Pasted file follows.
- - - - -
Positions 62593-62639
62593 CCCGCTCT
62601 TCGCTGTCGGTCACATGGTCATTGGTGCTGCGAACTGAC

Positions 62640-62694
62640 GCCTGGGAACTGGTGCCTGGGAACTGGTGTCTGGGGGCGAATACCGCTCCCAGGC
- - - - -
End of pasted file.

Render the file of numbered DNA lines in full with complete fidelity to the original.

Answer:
Positions 62593-62639
62593 CCCGCTCT
62601 TCGCTGTCGGTCACATGGTCATTGGTGCTGCGAACTGAC

Positions 62640-62694
62640 GCCTGGGAACTGGTGCCTGGGAACTGGTGTCTGGGGGCGAATACCGCTCCCAGGC